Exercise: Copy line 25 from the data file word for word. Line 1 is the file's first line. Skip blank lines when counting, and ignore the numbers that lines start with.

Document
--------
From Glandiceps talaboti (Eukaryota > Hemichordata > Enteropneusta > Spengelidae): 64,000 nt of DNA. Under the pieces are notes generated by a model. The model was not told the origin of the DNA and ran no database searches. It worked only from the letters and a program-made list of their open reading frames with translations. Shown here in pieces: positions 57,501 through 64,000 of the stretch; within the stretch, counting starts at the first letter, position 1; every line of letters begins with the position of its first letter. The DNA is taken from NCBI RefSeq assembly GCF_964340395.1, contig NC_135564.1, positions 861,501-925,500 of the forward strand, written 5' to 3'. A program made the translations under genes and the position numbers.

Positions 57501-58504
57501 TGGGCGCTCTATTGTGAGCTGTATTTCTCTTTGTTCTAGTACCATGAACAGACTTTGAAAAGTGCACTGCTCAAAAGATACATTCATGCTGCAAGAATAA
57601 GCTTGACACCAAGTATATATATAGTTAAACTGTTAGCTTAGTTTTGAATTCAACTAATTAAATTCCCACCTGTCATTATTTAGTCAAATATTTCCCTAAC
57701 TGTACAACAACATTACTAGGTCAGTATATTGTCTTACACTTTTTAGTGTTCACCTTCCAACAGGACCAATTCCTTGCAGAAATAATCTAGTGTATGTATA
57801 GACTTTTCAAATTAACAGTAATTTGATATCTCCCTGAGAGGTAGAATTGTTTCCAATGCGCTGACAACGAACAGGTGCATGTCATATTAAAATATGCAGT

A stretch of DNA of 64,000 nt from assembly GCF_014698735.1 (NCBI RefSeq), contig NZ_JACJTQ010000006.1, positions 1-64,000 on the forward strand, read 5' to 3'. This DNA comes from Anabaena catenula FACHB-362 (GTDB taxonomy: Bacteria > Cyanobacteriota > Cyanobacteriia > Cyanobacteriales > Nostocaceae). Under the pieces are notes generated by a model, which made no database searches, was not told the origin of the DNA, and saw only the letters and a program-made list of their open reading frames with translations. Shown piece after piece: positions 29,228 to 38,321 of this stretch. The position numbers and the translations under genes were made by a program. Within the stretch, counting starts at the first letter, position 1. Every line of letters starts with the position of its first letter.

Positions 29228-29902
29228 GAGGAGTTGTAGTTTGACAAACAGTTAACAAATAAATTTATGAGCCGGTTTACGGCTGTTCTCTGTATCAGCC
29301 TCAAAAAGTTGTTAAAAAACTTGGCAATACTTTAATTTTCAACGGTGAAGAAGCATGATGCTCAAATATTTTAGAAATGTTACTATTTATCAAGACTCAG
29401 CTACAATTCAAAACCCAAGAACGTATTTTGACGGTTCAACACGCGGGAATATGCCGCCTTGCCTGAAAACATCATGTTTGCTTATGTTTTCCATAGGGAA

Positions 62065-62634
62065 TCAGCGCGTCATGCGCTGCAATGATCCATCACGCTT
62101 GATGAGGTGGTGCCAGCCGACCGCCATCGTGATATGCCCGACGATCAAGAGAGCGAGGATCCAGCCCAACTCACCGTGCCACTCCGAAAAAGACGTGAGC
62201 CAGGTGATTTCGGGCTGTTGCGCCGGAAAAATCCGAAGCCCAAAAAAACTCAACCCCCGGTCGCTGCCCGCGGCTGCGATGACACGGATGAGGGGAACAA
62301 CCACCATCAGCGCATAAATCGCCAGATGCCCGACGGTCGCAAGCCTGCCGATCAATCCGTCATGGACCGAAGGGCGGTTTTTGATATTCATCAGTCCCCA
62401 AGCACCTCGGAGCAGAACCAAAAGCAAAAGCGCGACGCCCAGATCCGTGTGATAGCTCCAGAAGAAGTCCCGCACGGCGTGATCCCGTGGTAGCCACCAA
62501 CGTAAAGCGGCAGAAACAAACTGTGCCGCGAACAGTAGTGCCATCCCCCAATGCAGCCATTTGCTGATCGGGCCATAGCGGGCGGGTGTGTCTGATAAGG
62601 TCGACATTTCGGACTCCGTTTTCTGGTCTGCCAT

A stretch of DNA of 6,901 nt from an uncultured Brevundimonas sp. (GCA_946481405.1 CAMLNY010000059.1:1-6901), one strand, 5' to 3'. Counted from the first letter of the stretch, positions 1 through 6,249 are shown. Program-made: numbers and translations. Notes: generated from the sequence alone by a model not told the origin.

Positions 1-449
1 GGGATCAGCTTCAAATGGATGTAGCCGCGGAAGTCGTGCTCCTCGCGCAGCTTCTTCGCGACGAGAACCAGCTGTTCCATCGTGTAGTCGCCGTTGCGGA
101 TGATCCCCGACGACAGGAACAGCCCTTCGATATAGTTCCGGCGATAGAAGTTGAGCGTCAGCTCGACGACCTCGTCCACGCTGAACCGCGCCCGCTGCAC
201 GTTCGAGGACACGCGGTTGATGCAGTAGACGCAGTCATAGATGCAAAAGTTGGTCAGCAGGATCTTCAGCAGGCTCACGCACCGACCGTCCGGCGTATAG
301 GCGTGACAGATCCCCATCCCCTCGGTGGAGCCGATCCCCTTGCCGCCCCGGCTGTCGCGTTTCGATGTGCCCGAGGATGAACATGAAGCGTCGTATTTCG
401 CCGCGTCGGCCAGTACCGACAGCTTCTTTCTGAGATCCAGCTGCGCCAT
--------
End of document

301 GCGTGACAGATCCCCATCCCCTCGGTGGAGCCGATCCCCTTGCCGCCCCGGCTGTCGCGTTTCGATGTGCCCGAGGATGAACATGAAGCGTCGTATTTCG